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Black American or Black African: Why Nuance Matters

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I am writing this notice because there must be a distinction between race (the color of a person) and ethnicity (the culture of a person) in America.

I appreciate the critically conscious and necessary conversations being brought up about race and the system built against those who are darker. However, within our melanin-saturated world, we must include everyone’s voice. We cannot assume that every white person is of German descent, just like every Asian is not Chinese, and every Black person is not African. What? What do you mean every Black person is not African? When I say African, I mean in terms of culture. Culture is defined by traditions. There is an established and beautiful Black American culture. I am just reiterating that although we all share a Black color, we are all not of the Black culture and it is not fair for people to minimize our cultural voices. In a perfect world every Black (race) would know which African country and village they were from. But we don’t. Black culture is beautiful for what it is. Having a black color doesn’t mean you are of African culture. The term is misleading. But we must discuss the fact that race and culture are not synonymous. My skin is black, and while I love aspects of black culture, I am Ghanaian. I didn’t have backyard barbeques growing up; I had people pounding fufu in the backyard.

White American people (race) arrived in America on a boat. Black American people (race) came here on a boat. I strongly believe the only people truly entitled to the term American are those native to the land. They should be called Americans, no native because that’s redundant. They are the true owners of this American land. But that is another discussion for another day.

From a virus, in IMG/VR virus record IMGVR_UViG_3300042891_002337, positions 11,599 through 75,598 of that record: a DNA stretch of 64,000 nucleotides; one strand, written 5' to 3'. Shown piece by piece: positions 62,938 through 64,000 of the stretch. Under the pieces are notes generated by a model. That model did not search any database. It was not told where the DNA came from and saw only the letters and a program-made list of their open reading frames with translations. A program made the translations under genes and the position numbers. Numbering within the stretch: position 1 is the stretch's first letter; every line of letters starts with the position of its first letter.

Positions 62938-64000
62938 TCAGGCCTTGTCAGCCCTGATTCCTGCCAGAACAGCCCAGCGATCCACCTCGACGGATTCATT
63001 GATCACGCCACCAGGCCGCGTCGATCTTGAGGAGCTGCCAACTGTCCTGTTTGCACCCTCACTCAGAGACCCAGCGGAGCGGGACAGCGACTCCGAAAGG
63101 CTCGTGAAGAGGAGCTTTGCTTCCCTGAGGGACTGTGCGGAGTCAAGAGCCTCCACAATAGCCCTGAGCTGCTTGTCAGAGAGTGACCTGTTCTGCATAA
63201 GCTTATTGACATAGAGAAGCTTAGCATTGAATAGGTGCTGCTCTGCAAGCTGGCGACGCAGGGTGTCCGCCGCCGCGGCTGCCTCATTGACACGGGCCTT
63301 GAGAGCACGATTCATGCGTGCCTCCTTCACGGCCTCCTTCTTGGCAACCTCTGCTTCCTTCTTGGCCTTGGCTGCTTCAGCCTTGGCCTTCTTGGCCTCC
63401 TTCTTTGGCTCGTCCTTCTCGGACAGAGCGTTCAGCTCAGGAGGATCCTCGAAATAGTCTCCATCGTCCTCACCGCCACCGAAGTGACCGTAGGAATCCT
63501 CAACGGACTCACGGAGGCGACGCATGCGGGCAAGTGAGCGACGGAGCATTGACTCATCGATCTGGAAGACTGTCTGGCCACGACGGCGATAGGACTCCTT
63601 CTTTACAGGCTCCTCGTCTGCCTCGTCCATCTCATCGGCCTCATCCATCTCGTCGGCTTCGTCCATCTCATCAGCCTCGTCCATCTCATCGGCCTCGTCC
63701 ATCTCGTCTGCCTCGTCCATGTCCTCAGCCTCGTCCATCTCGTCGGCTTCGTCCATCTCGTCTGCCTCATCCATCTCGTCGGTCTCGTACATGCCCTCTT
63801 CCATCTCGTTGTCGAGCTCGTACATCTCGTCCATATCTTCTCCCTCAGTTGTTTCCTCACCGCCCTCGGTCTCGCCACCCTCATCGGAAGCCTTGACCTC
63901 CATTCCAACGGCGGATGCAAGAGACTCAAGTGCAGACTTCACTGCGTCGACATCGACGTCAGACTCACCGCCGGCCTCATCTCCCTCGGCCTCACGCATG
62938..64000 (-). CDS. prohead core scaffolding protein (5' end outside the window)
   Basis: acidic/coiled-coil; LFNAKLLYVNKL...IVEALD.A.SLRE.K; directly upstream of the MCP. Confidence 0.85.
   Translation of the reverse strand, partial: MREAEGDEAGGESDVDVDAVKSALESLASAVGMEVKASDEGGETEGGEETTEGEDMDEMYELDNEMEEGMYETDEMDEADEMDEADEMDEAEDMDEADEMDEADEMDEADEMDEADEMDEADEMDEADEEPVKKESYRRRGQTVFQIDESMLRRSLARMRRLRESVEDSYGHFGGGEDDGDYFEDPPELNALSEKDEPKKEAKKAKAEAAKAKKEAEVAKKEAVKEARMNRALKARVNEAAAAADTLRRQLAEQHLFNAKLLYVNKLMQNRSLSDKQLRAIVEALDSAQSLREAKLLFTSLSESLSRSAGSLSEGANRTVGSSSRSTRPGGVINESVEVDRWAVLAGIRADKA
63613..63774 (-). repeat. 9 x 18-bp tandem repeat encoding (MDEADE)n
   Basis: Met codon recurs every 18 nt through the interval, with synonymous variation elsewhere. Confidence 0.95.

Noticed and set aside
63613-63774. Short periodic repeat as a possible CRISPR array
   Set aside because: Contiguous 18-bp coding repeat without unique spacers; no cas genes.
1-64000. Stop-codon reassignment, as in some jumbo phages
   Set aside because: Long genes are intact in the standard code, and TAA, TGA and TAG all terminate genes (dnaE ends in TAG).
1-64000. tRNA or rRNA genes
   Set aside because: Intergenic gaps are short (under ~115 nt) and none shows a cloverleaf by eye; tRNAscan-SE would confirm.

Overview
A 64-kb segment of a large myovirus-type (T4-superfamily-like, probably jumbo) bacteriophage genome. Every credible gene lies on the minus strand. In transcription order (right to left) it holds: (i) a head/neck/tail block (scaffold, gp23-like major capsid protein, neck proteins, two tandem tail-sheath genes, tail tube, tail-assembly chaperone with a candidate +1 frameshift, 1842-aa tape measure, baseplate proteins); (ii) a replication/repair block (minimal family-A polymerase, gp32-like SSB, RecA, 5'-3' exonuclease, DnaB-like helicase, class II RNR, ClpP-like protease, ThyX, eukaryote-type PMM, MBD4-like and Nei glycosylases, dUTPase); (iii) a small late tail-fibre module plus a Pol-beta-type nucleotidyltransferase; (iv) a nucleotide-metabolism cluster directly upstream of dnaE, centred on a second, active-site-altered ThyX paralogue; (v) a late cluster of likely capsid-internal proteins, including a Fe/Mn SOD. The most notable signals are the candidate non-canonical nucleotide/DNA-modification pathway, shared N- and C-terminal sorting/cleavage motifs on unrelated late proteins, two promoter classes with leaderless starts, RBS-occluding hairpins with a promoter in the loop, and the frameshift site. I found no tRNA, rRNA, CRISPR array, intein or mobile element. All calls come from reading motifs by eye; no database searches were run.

In all actuality ancestry.com exists for White American people because they don’t know where they came from! All other “1st World” nations are directly connected to their cultural and ethnic roots and traditions. They refer to one another by their ethnic origins (i.e.; Irish, British, German). Americans identify by color because that’s the only way to write or build their own form of a culture. That’s the only thing they have in common, their skin color. Nothing truly done by white or black (race) American people is American culture, but immigrants who need roots. Again, race is color while ethnicity is culture.

 

  1. There is no one African culture.

Even in Ghana, there are hundreds of different languages and cultures. To preach that Black Americans should study African culture is deceitful. Which country? Which tribe? How? While I do feel more liberated to represent my culture, I do feel as though the separation must be made distinct. This is not to say that in this country we still do not have the same struggles and we cannot empathize and unite to fight the systems of colorism and racism in place. Let’s be very clear, BLACK LIVES MATTER. When White people see you or I, they will categorize us immediately. But within our own melanin-saturated culture, do not minimize the ethnicity of Blacks who are of direct African or Caribbean descent. Those of us from the islands or the motherland have grown up in a society surrounded by Black people. We have had a Black president all of our lives. Suprisingly enough, the people who teased me the most when I came to America were the ones who looked like me. The booty scratcher and lion jokes cut deep. And ten times out of time, the first time we saw a lion was in America. However, we have moved past that to a time where our African culture is appreciated. But please be careful because sometimes people were African cloths that have symbolic meanings but in frivolous ways.

IE: And by the way, no African I know to my working knowledge celebrates Kwanzaa. That’s Black American culture. AND THAT’S FINE!

  1. We’ve been socialized to synthesize. Telling other people they can only fit in one category because of their color is demoralizing and minimizing. While I am not speaking against people understanding the beauty of my homeland, I do ask that Black/White/Brown people do not minimize the voice of the African culture. The ones who go home and speak and eat differently. We love our culture and thank you for noticing how rich our culture is. But you cannot take what is ours without consent, or you might as well be Columbus.

 

Sincerely,

Yaa Asantewaa

 

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Sosa Godfrey I guess this is where I write something witty about myself. Hi, my name is Sosa, I have a tattoo of an alien and I write a lot.